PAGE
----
Bill To Attract Foxconn To Wisconsin May Not Be Constitutional

A Wisconsin bill designed to attract a Foxconn manufacturing plant may be unconstitutional. Critics say it overrides the judicial branch's power.
SMS
Bill To Attract Foxconn To Wisconsin May Not Be Constitutional

Wisconsin Gov. Scott Walker signed a multibillion-dollar package designed to incentivize tech manufacturer Foxconn to build a factory in the state. But some are concerned it may not be constitutional. 

The bill changes the rules for how the state approaches legal challenges involving the plant. It lets the Wisconsin Supreme Court take appeals directly and automatically stays lower court rulings during the appeal process.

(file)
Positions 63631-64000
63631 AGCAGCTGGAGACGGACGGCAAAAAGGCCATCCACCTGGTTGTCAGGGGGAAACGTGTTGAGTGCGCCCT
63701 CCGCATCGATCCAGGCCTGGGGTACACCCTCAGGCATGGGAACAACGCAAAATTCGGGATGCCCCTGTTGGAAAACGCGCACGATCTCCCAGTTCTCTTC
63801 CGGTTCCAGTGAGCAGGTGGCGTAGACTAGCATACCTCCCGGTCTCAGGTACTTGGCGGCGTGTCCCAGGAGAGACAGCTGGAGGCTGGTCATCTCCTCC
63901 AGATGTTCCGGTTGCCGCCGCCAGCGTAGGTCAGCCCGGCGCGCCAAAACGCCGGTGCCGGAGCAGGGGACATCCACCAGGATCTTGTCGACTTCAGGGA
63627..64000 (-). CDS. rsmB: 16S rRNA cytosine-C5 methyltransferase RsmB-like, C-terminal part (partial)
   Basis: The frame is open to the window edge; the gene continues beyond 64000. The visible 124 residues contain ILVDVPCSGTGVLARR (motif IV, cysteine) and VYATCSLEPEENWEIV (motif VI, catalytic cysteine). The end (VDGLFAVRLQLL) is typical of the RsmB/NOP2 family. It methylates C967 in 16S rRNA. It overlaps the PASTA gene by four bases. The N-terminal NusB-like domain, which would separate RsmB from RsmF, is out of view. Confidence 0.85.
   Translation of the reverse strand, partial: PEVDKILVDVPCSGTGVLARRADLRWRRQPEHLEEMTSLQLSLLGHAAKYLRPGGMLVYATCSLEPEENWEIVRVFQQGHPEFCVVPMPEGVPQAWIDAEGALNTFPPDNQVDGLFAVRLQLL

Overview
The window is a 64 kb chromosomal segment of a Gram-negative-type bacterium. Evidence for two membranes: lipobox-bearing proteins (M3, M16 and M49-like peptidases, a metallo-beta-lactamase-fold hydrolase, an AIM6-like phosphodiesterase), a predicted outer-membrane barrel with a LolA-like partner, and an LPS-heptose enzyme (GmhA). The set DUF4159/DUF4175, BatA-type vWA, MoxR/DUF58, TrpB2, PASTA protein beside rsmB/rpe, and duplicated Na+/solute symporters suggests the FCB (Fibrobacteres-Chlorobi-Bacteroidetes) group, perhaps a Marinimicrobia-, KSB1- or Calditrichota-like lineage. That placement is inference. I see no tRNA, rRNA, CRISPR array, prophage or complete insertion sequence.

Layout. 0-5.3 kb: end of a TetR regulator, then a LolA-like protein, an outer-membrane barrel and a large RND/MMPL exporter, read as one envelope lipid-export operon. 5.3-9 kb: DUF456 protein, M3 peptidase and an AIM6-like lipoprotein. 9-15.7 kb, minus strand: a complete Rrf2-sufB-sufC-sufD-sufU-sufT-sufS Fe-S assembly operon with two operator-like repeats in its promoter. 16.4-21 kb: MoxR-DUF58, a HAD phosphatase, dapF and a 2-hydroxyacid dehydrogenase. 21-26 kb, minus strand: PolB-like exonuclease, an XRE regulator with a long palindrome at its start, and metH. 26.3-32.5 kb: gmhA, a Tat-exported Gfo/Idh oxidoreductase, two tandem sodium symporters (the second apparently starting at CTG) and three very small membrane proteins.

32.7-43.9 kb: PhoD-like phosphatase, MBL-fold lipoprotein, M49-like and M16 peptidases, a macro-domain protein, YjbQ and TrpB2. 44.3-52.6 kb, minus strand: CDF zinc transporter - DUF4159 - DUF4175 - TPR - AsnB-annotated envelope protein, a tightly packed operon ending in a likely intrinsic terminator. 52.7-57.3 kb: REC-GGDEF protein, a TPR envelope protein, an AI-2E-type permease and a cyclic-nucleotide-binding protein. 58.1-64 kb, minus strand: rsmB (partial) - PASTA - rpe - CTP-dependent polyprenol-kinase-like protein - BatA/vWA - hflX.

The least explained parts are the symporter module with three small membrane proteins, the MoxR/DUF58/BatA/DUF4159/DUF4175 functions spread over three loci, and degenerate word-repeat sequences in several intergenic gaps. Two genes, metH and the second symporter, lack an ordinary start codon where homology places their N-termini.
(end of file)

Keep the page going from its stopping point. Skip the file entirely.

The Wisconsin Legislative Council, which studies the state's laws, raised questions about the legality of the bill. It said a court could rule the bill unconstitutional "if it finds that this provision violates the judiciary's independence."

A spokesman for Walker said he believes the bill is constitutional and will help protect the plant from "frivolous lawsuits."

The deal would pay Foxconn $2.85 billion over the next 15 years. The plant could employ as many as 13,000 people.

Though critics argue it would take the state 25 years to see any benefits from the deal, while Foxconn would get the money a decade earlier.

Barring any holdups, the official contract for the plant is expected to be signed soon.